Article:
Prize Recipient

MichaelKarlMedina

Michael Karl Medina
Yale University


Background:

My name is Michael Karl Medina; though, most of my friends just call me Karl. I graduated in 2010 from Glenwood High School in Chatham, Illinois. I am a rising junior at Yale University majoring in Intensive Physics. My program of study in physics this fall includes the second semester of quantum mechanics, introduction to nuclear and particle physics, and statistical thermodynamics, along with continued lab experimentation in preparation for a senior research project.  Outside of my studies, I enjoy a variety of activities. In high school I competed in math team, scholastic bowl, speech team, and science and engineering competitions (WYSE).  At Yale I enjoy working as a peer tutor for calculus, especially multivariable, and a tutor for university physics. I also participate in intramural sports, chess club, the Student Physics Society, and engage in activities and debates within the Yale Political Union.  I play piano for relaxation and personal enjoyment. Other chief hobbies are watching movies, working out, and video gaming.

Last summer I interned at NASA’s Langley Research Center where I produced a versatile computer program in Mathematica outputting a highly random pattern of elliptical markers used in optical techniques. This VIC- Visual Image Correlation literally sees shell buckling via pattern changes and distances between ellipses.  This summer (2012), I am participating in the Science Undergraduate Laboratory Internships (SULI) program at Argonne National Laboratory.  During this 10 week internship I will complete a research project, attend seminars and career development workshops and safety orientation/training courses. My research will be conducted with the Medium Energy Physics group involved in several measurements aimed at understanding the quark substructure matter. There will be data analysis projects on an experiment recently completed by the group that measures proton form factors, which relates to the spatial distributions of quarks within the proton. In addition, preparations for future experiments are underway and I will focus on developing simulations for the experiment and optimizing the runplan with my work group based on these simulations.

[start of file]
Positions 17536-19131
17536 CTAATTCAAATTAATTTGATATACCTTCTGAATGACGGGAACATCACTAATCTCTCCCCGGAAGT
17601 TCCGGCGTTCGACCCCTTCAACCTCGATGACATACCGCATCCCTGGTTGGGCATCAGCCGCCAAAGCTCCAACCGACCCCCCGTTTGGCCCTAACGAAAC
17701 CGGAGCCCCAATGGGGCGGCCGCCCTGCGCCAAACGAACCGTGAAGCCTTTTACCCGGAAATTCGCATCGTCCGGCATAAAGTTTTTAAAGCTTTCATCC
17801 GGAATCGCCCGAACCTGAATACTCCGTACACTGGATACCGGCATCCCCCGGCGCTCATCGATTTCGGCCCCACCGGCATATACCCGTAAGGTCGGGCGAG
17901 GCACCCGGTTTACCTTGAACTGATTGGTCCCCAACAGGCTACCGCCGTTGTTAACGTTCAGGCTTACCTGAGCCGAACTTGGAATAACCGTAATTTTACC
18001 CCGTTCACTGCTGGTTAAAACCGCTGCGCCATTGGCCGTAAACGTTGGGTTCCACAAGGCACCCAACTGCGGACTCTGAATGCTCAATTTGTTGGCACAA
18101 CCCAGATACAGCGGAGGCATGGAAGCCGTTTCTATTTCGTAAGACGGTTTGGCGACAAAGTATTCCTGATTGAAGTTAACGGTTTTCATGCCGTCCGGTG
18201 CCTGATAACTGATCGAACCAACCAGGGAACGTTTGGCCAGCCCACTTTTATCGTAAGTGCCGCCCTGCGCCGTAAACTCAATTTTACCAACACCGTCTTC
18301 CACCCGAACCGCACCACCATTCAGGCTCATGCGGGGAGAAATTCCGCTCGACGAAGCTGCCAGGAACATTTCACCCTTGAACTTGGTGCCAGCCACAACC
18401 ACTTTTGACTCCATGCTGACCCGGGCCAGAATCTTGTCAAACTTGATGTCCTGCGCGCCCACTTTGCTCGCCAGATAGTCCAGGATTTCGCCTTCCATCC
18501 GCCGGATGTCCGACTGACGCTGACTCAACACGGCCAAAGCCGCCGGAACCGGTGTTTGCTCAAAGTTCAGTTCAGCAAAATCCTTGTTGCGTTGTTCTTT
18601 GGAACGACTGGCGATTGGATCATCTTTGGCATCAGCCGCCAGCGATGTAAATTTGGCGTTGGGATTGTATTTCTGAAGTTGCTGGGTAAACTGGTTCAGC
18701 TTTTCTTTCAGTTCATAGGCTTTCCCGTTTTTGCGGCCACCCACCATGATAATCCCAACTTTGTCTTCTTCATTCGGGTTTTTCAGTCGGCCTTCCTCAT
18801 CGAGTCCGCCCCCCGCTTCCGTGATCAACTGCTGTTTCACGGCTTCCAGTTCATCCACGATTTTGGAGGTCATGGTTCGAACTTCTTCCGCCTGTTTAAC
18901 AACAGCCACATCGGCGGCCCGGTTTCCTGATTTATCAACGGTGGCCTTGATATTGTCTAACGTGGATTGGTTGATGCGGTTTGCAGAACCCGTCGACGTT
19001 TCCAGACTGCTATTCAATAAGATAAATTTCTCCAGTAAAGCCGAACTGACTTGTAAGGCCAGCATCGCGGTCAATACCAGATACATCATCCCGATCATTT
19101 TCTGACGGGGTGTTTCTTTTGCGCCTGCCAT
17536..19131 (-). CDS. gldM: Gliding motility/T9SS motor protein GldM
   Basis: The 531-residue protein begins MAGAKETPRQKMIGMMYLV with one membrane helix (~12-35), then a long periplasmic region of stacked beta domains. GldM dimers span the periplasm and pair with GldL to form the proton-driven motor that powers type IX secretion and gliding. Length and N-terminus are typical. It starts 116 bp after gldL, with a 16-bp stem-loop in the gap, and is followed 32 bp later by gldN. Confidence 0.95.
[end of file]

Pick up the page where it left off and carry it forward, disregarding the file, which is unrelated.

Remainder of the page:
I am very appreciative of the APS scholarship and the organization’s recognition of my potential in the field of physics. Thank you!